Listen to the New Fat Yahoozah Album I Don’t Care

Fat Yahoozah
Image Courtesy of Fat Yahoozah

This Saturday just gone Sydney based seven-piece afro-klezmer party band Fat Yahoozah released their brand new album I Don’t Care with a sold out show at Lazybones Lounge in Marrickville. Fat Yahoozah draw from a blend of all sorts of influences from afro to gypsy to klezmer and middle eastern music and this album is the perfect example of their unique sound.

If you missed out on the show over the weekend never fear – I Don’t Care is now available to download and own via Fat Yahoozah’s Bandcamp page. And just so you know what you missed out on check out a stream of I Don’t Care below:

Listen to the New Crooked Fiddle Band Single “Kings of the Mud”

Crooked Fiddle Band
Image Courtesy of The Crooked Fiddle Band

Sydney chainsaw-folk favourites The Crooked Fiddle Band have just packed their bags and have headed off to Europe for a tour but they’ve left us with an awesome parting gift – their new single “Kings of the Mud”.

“”Kings of the Mud” is about festivals – the transient, dusty and muddy other worlds we visit regularly – and the way you just give in to the elements and get amongst the puddles,” the band explained. “You’ll also notice that it’s more of a song than is usual for us – lots of vocals going on, as well as some cinematic moments courtesy of Jess’ nyckelharpa (Swedish keyed fiddle), plus we finally got some of the yelling that we do live onto a recording! We recorded this one ourselves, we’ve had it kicking around for a while but hadn’t fit it onto an album. Hope you like it!”

Check out “Kings of the Mud” below:

The Bearded Gypsy Band Announce New EP and Launch Tour

Bearded Gypsy Band
Image Courtesy of The Bearded Gypsy Band

Adelaide experimental folk quartet The Bearded Gypsy Band recently released their brand new EP Leaving Town and are about to hit the road to officially launch it in a series of shows this November. Leaving Town hit stores late last month following the band’s succesful tour of Canada.

The Bearded Gypsy Band will be launching Leaving Town in Adelaide, Sydney, Melbourne and Brisbane as well as appearing at a handful of regional festival dates in the coming months. Check out the full list of upcoming shows below:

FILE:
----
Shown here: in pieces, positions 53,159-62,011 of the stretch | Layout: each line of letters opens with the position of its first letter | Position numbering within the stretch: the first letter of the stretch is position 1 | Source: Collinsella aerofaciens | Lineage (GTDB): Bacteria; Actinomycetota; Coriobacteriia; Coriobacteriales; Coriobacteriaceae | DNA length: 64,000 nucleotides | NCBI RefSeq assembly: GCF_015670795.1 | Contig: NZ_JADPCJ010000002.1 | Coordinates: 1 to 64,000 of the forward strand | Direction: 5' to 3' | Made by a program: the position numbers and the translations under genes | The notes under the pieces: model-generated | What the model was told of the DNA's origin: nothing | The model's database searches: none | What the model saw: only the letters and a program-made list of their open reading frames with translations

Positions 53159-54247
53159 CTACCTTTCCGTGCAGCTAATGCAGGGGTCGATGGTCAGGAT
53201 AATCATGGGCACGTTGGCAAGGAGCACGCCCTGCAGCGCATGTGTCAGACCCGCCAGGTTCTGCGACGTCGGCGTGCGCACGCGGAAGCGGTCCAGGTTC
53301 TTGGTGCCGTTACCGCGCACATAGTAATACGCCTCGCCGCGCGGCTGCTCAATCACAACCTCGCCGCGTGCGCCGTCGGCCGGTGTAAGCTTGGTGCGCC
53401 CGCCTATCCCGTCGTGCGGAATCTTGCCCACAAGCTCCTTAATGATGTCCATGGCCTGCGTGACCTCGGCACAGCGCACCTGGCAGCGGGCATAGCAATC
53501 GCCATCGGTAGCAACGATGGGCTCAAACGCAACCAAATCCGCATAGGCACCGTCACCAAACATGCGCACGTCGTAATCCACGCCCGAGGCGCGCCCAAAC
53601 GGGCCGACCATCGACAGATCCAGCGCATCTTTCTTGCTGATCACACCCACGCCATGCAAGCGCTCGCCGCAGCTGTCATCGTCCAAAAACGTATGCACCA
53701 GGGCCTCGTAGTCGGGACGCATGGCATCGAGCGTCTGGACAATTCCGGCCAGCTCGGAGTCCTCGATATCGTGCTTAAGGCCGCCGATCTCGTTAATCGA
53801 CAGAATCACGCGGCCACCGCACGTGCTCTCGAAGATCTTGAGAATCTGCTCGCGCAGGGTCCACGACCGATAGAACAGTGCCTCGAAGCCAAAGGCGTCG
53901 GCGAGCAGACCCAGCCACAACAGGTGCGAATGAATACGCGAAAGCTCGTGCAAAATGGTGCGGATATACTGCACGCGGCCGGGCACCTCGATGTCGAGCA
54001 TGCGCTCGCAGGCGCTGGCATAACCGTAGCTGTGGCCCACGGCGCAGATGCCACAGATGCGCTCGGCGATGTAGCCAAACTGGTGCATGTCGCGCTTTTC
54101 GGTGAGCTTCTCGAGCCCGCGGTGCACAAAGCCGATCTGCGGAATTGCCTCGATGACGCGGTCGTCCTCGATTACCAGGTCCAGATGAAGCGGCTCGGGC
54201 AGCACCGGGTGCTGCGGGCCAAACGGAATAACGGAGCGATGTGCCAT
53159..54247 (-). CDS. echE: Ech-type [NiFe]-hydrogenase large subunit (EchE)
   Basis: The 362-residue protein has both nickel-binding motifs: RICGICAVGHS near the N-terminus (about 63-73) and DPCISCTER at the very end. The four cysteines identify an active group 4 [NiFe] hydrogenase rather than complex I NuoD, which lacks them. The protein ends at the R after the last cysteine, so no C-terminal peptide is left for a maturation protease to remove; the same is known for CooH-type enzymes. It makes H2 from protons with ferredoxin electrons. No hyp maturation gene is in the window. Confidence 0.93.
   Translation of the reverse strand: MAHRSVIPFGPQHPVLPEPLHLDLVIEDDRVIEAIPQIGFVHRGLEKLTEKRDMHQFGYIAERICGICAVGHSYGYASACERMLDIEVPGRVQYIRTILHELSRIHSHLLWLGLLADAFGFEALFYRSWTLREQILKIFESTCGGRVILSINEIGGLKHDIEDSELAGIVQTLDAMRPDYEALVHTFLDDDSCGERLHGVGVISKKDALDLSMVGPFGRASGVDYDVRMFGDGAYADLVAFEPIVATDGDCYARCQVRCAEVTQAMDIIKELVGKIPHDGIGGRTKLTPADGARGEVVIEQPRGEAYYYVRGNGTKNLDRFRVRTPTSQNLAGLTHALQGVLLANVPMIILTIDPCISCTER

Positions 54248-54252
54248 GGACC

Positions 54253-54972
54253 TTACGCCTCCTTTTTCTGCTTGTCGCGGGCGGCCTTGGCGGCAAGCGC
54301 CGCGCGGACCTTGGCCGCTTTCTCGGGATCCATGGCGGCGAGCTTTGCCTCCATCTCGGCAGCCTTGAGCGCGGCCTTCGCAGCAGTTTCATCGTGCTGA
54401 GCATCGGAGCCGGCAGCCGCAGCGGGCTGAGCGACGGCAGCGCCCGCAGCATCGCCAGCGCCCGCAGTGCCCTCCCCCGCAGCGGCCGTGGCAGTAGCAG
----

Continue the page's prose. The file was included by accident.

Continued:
Saturday 1st November – Nexus, Adelaide, SA
Friday 7th November – The Factory, Sydney, NSW
Saturday 8th November – Tell Tale and Vine, McLaren Vale, SA
Thursday 4th December – The Spotted Mallard, Melbourne, VIC
Friday 5th December – Bennett’s Lane, Melbourne, VIC
Saturday 6th December – Sookie Lounge, Melbourne, VIC
Thursday 11th December – Sonnys, Brisbane, QLD
Friday 12th December – Lefty’s Old Time Music Hall, Brisbane, QLD
Saturday 13th December – Lefty’s Old Time Music Hall, Brisbane, QLD
Tuesday 16th December – Queen Street Mall, Brisbane, QLD
Saturday 27th to Sunday 28th December – Golgong Folk Festival, Gulgong, NSW

The Woohoo Revue Announce Massive 22 Date Tour

WooHoo Revue
Image Courtesy of The Woohoo Revue

Balkan-gypsy-party band The Woohoo Revue are about to hit the road for a massive 22 date tour around the country this July, August and September. The Pure Decadence will dip into every State and Territory and promises to give fans a glimpse of some of the new material The Woohoo Revue have been cooking up for a new album in 2014. Check out the full list of dates below:

Friday 26th July – The Hot Club, Blackheath, NSW
Saturday 27th July – Small Ballroom, Newcastle, NSW
Thursday 1st August – White Eagle Polish Club, Turner, ACT
Friday 2nd August – White Eagle Polish Club, Turner, ACT
Saturday 3rd August – Murrah Hall, Bermagui, NSW
Friday 9th August – The Sol Bar, Maroochydore, QLD
Saturday 10th August – The Joynt, Brisbane, QLD
Friday 16th August – Mojo’s Bar, Fremantle, WA
Saturday 17th August – Prince of Wales, Bunburry, WA
Sunday 18th August – Clancy’s Fish Pub, Dunsborough, WA
Saturday 24th August – The Brisbane Hotel, Hobart, TAS
Sunday 25th August – Brookfield Vineyard, Margate, TAS
Friday 30th August – Northcote Social Club, Melbourne, VIC
Saturday 31st August – Theatre Royal, Castlemaine, VIC
Friday 6th September – Venue 505, Surry Hills, NSW
Saturday 7th September – City Diggers, Wollongong, NSW
Friday 13th September – Alice Springs Desert Festival, Alice Springs, NT
Saturday 14th September – The Railway Club, Darwin, NT
Saturday 21st September – Escape Arts Festival, South Coast, NSW
Friday 27th September – Nexus Arts Centre, Adelaide, SA
Saturday 28th September – The Loft, Warrnambool, VIC